It is noted that certain pre-existing notions of those in the charged particle spectroscopy and substrate processing arts would weigh against using the analyzer 510 for chemical characterization of defects in a production-scale processing environment. Specifically, those skilled in the charged particle spectroscopy and substrate processing arts associate techniques like Auger spectroscopy with ultra-high vacuum environments, but not high vacuum environments. Thus, those skilled in the substrate processing arts would not expect Auger spectroscopy to work in a production-scale substrate processing environment.

While the above is a complete description of the preferred embodiment of the present invention, it is possible to use various alternatives, modifications and equivalents. Therefore, the scope of the present invention should be determined not with reference to the above description but should, instead, be determined with reference to the appended claims, along with their full scope of equivalents. Any feature, whether preferred or not, may be combined with any other feature, whether preferred or not. In the claims that follow, the indefinite article “A”, or “An” refers to a quantity of one or more of the item following the article, except where expressly stated otherwise. The appended claims are not to be interpreted as including means-plus-function limitations, unless such a limitation is explicitly recited in a given claim using the phrase “means for.”

Patent Citations
Cited PatentFiling datePublication dateApplicantTitle
US4134014 *May 9, 1974Jan 9, 1979U.S. Philips CorporationSpectroscopy
US4639301 *Apr 24, 1985Jan 27, 1987Micrion Limited PartnershipFocused ion beam processing
US6201240 *Nov 4, 1998Mar 13, 2001Applied Materials, Inc.SEM image enhancement using narrow band detection and color assignment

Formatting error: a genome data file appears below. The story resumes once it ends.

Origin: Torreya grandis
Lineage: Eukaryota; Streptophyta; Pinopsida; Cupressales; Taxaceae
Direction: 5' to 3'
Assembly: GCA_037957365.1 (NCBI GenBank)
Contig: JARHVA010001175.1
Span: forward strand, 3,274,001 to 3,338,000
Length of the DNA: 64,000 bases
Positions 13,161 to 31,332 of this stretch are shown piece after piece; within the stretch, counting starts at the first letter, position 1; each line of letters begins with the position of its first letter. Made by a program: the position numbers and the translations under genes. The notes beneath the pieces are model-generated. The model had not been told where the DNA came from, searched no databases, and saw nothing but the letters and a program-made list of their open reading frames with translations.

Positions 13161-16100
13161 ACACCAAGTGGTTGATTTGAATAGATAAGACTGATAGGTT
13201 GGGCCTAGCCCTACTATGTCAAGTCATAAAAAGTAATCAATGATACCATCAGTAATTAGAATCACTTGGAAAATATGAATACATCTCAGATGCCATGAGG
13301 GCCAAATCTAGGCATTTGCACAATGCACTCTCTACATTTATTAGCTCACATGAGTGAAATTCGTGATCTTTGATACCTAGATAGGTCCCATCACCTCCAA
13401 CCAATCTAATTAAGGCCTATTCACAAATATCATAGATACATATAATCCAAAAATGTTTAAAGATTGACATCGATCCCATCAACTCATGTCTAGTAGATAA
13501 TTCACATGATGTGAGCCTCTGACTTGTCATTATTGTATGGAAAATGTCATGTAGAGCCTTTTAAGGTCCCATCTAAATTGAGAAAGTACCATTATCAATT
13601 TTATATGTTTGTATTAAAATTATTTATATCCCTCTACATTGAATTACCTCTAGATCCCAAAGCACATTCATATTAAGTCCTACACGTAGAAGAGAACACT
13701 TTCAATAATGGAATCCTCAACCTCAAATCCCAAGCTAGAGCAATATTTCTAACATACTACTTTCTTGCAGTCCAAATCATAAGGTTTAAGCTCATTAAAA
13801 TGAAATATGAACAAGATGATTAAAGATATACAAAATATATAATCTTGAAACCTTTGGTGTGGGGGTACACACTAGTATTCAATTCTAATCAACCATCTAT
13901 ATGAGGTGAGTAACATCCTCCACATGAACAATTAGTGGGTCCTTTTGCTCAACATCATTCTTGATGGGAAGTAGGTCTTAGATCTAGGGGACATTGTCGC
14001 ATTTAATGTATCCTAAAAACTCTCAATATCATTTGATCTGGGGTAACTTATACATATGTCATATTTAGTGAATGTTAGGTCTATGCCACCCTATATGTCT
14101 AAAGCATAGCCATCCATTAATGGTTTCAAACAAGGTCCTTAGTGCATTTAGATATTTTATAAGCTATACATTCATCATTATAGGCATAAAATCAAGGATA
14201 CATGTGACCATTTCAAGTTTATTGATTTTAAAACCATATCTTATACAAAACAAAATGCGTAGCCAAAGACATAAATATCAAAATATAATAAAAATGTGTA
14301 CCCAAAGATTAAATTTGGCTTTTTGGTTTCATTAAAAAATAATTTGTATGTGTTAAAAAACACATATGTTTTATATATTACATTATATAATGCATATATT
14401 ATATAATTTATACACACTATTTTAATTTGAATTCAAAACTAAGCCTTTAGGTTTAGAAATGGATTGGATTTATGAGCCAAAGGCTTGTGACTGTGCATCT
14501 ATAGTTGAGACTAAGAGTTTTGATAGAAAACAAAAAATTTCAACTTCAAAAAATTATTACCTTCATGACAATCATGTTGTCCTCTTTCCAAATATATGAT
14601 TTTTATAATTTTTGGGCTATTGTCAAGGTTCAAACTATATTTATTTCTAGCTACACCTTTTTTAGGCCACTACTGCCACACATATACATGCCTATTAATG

US6507029 *Feb 23, 1999Jan 14, 2003Hitachi, Ltd.Sample processing apparatus and method for removing charge on sample through light irradiation
US6627884 *Jul 23, 2001Sep 30, 2003Kla-Tencor Technologies CorporationSimultaneous flooding and inspection for charge control in an electron beam inspection machine
US6690010 *Sep 2, 1999Feb 10, 2004Kla-Tencor TechnologiesChemical analysis of defects using electron appearance spectroscopy
US7560691 *Mar 12, 2007Jul 14, 2009Kla-Tencor Technologies CorporationHigh-resolution auger electron spectrometer
US20040183132 *Jan 29, 2004Sep 23, 2004Semiconductor Energy Laboratory Co., Ltd., A Japan CorporationSemiconductor device and method of manufacturing the same
US20080042055 *Aug 17, 2006Feb 21, 2008Bruker Daltonik GmbhPreparative ion mobility spectrometry
US20080224039 *Jun 21, 2007Sep 18, 2008Takayuki NakamuraScanning electron microscope with length measurement function and dimension length measurement method
US20090321634 *Jul 20, 2007Dec 31, 2009National University Of SingaporeMulti-beam ion/electron spectra-microscope
WO1999035668A2Jan 12, 1999Jul 15, 1999Gomati Mohamed Mochtar ElCharged particle energy analysers
Non-Patent Citations
Reference
1M Jacka et al., "A Fast, Parallel Acquisition, Electron Energy Analyzer: The Hyperbolic Field Analyzer", Review of Scientific Instruments vol. 70, No. 5, May 1999.
Referenced by
Citing PatentFiling datePublication dateApplicantTitle
US7947951 *Jul 20, 2007May 24, 2011National University Of SingaporeMulti-beam ion/electron spectra-microscope
US8283631 *Jan 9, 2009Oct 9, 2012Kla-Tencor CorporationIn-situ differential spectroscopy
US20100237242 *Oct 29, 2008Sep 23, 2010Robert SchwarzerDevice and method for crystal orientation measurement by means of an ion blocking pattern and a focused ion probe
US20130112870 *Nov 4, 2011May 9, 2013Victor GorelikHollow cylindrical analyzer
Classifications
U.S. Classification250/305, 250/306
International ClassificationH01J40/00
Cooperative ClassificationG01N23/2276
European ClassificationG01N23/227C
Legal Events
DateCodeEventDescription
Oct 25, 2007ASAssignment
Free format text: ASSIGNMENT OF ASSIGNORS INTEREST;ASSIGNORS:BRODIE, ALAN;NASSER-GHODSI, MEHRAN;SIGNING DATES FROM 20071012 TO 20071024;REEL/FRAME:020017/0679
Owner name: KLA-TENCOR TECHNOLOGIES CORPORATION, CALIFORNIA